The Post created timelines that fit the narrative. It was deceptively simple: before, during, after. Note, though, that the timeline for each day isn’t cut up into traditional calendar divisions (e.g. six months before, three months before, etc.) but into high water marks in the story. We begin 102 days Before, then move forward 39 days, then 10 days, then five, then 12. Those divisions correspond to an extraordinary meeting of regional homeland security offices, to the morning after the election, when Trump falsely claimed that the election was rigged, to increasingly radical plans for a national “Million MAGA March,” to Trump’s naming of Rudy Giuliani and Sydney Powell as agitators in chief, to Attorney General William P. Barr’s interview with the Associated Press in which he declared the Justice Department couldn’t find enough fraud to affect the election’s outcome.

The second and third parts — During and After — maintain their own logic as well. The actual times, whether days or minutes, matter less than the structural mandate that each works on its own, but also in service of a greater whole. I originally came to the series by reading the last day and was perfectly satisfied; there weren’t missing holes created by not yet reading the first two days. I felt the same way in reading the series straight through. That’s incredibly hard to do.


If I were a writing contest judge and had the choice, I would plop this series in news or community service, not feature. But I found gold coins along the path that sparkled in the development of characters, some very public, some unknown to the average reader.

The introduction to some of these characters comes within some heavy news moments. We meet Paul Hodgkins, a 38-year-old crane operator who voted for Barack Obama in 2008. We see him drift into radicalization in the backdrop of a September debate in which Trump hinted that the election could be determined by Congress. Hodgkins will become the first person with a felony conviction for his part in the attack. He’ll apologize and promise reform and finally return to his starting place as staunch Trump supporter. We see Capitol Police Capt. Carneysha Mendoza on the front lines of a Nov. 14 pro-Trump march, pinned in the middle of insurgents in the Capitol on Jan. 6, and later trying to explain it all to Congress and to her 10-year-old son a month later. We watch as Rep. Liz Cheney, R-Wyoming, hires private security in preparation for Jan. 6, and as Clint Hickman, an Arizona egg farmer and Maricopa County supervisor, flees his home the next day due to threats against him and his family.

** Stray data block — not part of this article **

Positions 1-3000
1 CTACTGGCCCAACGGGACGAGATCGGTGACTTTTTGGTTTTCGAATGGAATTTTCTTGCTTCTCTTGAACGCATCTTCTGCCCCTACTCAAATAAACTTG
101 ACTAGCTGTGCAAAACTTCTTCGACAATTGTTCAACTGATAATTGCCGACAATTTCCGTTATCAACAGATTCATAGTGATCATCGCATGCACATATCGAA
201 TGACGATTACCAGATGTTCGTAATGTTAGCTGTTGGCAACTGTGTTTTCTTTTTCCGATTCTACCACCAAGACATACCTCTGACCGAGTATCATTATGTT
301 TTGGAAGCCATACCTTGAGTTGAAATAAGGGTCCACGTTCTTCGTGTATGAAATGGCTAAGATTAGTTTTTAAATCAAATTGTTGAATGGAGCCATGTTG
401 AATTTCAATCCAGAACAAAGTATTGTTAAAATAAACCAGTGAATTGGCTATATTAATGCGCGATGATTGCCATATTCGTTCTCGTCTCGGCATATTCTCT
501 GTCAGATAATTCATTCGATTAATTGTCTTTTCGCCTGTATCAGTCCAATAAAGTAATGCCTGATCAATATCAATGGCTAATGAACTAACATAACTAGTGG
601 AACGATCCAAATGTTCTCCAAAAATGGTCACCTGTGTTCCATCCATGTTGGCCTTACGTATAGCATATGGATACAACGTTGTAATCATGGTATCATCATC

These little peeks into people’s lives propel the story forward more than any other characteristic.

Long, but svelte

The series is an investment of time for the reader, but the editors did us a great service in using digital tools to help get some of the more clunky parts out of the way. They call them footnotes; I’d describe them as hypernotes, because you click on each number to reveal the information. Much of it is simple attribution (“this account of Nichols’s online posts is drawn from court documents”) or explanation (“Fann did not respond to requests for comment”). They are the kinds of things narrative writers are tempted to drop completely because they get in the way of fluid storytelling. But The Post lets the story move and lives up to its obligations of accountability and transparency. (Every story in every newspaper should be doing this, but we’ll have to let big series at big papers with great content management systems show the way for now.)

Also, video and audio clips serve as direct attribution to the narrative and allow more expansive quotes than would be desirable in words. Some of the audio clips of radicals threatening election officials (“we’re coming for you, b—” … “we’re gonna try you and we’re gonna convict your piece of s— a– and we’re gonna hang you”) are harrowing and distressing for the future of our democracy.

In a letter to readers, Post Executive Editor Sally Buzbee wrote that the project began after Congress failed in efforts to create a bipartisan panel to investigate the attack. A committee would be formed, eventually, and it continues to jackhammer information from recalcitrant former Trump administration officials and current members of Congress.

It’s important work. The drumbeat of The Big Lie continues, and if you believe the election was stolen then maybe it’s not so far-fetched to believe that patriots should take over the nation’s Capitol. A Post-University of Maryland poll released this week says 1 in 3 Americans think violent action against the government can be legitimate. “The Attack” series shows how quickly we can devolve from patriotic dissent and discussion to insurrection. I return, for a moment, to James Carey:

Journalism arose as a protest against illegitimate authority in the name of a wider social contract in the name of a genuine public life and a genuine public opinion.

The struggle against forgetting — the struggle for democratic life — continues. Telling true stories is critical to our collective future.


Tom Warhover is an associate professor at the Missouri School of Journalism, teaching reporting, fact-checking and journalism semantics. He was an editor and reporter for 32 years at the Virginian-Pilot and the Columbia Missourian.